The arrival of the Spromers


The excitement in the air was evident as the 71 members of the University of Dallas 2022 spring Rome class got off the buses from the airport on Saturday, Jan. 15, and set foot on the Due Santi campus for the first time. 

Madelyn Koepke, a sophomore English major, said, “That first day is almost a fever dream [because] it’s something that you’ve imagined for so long.”

The first week in Rome was one of the busiest ones of the semester. The day after arrival, all students woke up at 4:45 a.m. to attend Sunday Mass at St. Peter’s Basilica. Other highlights of the first week included a walking tour of Rome, a scavenger hunt, an excursion to the nearby Castelli hills and an evening of wine tasting accompanied by a five-course meal.

The night of the wine tasting provided an opportunity for campus-wide fellowship. After the meal, there was some dancing, and some of the professors even joined in.

Koepke summed up the evening, saying, “How often do you get to do the Macarena with your history professor?”

Since students go on many trips throughout the semester, they naturally have less time available to get work done. The professors realize this, so they work together to make sure all the due dates are spread out when possible. Students travel both with UD and on their own throughout the semester, limiting the amount of time available to spend on school work.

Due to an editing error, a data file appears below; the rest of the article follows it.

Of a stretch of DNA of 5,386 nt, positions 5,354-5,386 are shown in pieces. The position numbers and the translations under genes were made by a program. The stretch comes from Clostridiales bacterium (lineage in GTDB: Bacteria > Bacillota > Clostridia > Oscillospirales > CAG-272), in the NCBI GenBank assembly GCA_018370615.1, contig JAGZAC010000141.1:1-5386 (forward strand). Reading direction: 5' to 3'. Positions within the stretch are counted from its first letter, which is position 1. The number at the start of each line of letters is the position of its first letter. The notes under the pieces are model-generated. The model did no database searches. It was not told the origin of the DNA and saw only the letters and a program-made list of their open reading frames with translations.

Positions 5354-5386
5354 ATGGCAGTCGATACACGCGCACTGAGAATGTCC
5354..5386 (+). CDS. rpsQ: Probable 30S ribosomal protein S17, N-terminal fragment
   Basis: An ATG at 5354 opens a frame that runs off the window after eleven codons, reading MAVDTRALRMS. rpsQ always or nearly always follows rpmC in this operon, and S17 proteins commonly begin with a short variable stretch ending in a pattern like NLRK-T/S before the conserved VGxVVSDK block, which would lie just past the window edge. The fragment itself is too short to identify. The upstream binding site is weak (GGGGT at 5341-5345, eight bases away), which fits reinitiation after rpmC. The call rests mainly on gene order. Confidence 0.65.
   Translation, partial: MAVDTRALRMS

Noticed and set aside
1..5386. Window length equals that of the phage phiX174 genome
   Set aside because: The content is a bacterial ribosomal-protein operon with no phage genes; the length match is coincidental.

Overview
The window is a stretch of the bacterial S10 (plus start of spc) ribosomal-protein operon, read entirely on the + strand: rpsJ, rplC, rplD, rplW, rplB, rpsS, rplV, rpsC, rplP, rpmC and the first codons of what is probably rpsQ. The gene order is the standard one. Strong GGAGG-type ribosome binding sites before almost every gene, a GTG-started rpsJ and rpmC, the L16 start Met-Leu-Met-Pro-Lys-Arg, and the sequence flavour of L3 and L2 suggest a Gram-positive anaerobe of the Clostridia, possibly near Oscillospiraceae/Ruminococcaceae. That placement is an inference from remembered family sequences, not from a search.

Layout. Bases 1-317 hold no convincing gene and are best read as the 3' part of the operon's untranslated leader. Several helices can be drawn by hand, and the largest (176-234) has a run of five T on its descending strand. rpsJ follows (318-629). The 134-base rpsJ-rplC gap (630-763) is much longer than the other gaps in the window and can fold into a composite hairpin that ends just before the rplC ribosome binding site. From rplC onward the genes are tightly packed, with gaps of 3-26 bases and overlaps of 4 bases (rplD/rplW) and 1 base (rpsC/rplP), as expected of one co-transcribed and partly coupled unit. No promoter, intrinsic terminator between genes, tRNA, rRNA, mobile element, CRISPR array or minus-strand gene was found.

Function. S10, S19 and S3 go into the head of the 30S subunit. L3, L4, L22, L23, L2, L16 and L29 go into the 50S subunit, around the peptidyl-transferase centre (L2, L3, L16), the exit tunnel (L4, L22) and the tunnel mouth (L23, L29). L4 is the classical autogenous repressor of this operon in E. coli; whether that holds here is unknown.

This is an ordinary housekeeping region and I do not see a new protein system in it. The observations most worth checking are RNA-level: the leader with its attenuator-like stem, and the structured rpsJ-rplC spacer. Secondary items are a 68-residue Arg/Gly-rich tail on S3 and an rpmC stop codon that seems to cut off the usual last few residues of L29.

A major part of that adjustment process is learning how to make the best use of your time. Anna Fayard, a sophomore English major, said: “There’s not a lot of free time. You really have to time manage, but even when you time manage, you’re probably still not going to get everything done. And you just kind of have to be okay with that and prioritize whatever is most important.”

The Spromers have started their third week of classes and just returned to campus from their first class trip to the region of Umbria, visiting Subiaco, Assisi and Orvieto. Over the next two weeks, students will experience their first long weekends, an opportunity for them to decide for themselves which locations they want to visit. Planned destinations include Dublin, Paris, Sicily, Barcelona and Vienna.

Dr. Peter Hatlie, director of the Rome Program, said that the semester is off to a good start. “With classes and educational excursions in full swing, our spring students have been quick to adopt the Due Santi campus as their home-away-from-home,” he said. 

As of now, the COVID-19 situation in Europe has not hindered the university’s regularly scheduled programming and Hatlie said that students will be able to travel throughout Europe with minimal restrictions, including the class trips to Umbria, northern Italy and Greece.

Hatlie said, “COVID cases are on the way down in Europe presently, which should allow our rich program of activities to move ahead without disruption.”


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